On Nov. 4, 2019, gunmen opened fire on three cars traveling through northern Mexico, killing nine U.S. citizens—an incident apparently related to a surge of violence caused by Mexican drug cartels. In the aftermath of the attack, President Trump announced that his administration would designate certain Mexican drug-trafficking cartels as foreign terrorist organizations (FTOs). Although the administration paused that plan after high-level negotiations with the Mexican government, Trump has made clear that it remains an option.
When Trump announced that his administration would delay moving forward with the FTO designation, he added that “statutorily, we are ready” to declare certain cartels as FTOs. So what new powers does the FTO designation bestow upon the federal government to combat Mexican cartels? There are three areas of the law that would be most affected by this change: criminal prosecutions, immigration and economic sanctions.
As Robert Chesney wrote in 2011, cartels most likely satisfy the three main criteria required to designate a group as a terrorist organization under 8 U.S.C. § 1189. First, the organization must be a foreign organization—a likely nonissue, as the cartels are based in Mexico. Second, the organization must engage “in terrorist activity ... or terrorism ... or retain the capability and intent to engage in terrorist activity or terrorism” with terrorism defined to include the use of explosives or firearms to endanger others, kidnapping to compel actions by another, and assassination. Given that cartels regularly engage in kidnapping, execution-style killings, and assassinations of journalists and politicians, they easily surpass this threshold for terrorist activity. Third, this terrorist activity must threaten “the security of United States nationals or the national security of the United States.” And the Nov. 4 attack arguably exemplifies the danger that cartels pose to American citizens, especially those spending time in or residing in Mexico.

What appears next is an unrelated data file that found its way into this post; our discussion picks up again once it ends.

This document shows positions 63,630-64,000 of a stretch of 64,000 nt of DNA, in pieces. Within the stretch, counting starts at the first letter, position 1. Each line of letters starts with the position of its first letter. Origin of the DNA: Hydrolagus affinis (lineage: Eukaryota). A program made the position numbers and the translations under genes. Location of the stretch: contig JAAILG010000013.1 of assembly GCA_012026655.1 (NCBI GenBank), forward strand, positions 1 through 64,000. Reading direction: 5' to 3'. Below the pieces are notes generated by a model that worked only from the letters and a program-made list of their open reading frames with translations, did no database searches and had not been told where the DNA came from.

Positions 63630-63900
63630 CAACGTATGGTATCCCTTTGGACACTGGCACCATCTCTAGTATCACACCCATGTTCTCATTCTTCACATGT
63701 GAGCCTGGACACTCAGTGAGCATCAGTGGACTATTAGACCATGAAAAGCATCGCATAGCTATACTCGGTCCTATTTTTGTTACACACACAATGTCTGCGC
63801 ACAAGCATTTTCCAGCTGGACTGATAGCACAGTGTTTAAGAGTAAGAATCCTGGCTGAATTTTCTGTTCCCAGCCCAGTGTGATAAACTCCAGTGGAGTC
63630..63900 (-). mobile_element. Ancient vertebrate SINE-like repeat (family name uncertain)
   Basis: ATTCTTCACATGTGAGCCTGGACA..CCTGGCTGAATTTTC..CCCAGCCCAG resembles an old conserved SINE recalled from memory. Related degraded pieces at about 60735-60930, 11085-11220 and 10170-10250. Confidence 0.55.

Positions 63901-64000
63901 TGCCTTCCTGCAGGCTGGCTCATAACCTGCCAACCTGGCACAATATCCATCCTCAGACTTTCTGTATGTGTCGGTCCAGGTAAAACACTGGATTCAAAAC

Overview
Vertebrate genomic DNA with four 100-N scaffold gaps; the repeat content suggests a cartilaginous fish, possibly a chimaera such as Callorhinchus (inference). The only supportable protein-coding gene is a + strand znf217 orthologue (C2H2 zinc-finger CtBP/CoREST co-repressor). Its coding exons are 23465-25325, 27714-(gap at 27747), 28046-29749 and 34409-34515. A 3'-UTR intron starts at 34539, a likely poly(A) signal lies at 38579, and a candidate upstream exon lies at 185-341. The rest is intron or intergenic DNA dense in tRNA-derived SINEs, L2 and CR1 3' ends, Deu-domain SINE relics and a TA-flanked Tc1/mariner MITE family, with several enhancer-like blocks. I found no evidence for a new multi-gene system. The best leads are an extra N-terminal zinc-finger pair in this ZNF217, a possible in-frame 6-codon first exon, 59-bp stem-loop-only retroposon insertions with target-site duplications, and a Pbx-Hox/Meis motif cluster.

Designating cartels as FTOs would allow federal prosecutors to use two statutes targeting terrorist activity against cartel members, thereby exposing a large swath of potential defendants—including cartel members and allies who work abroad—to steep criminal penalties.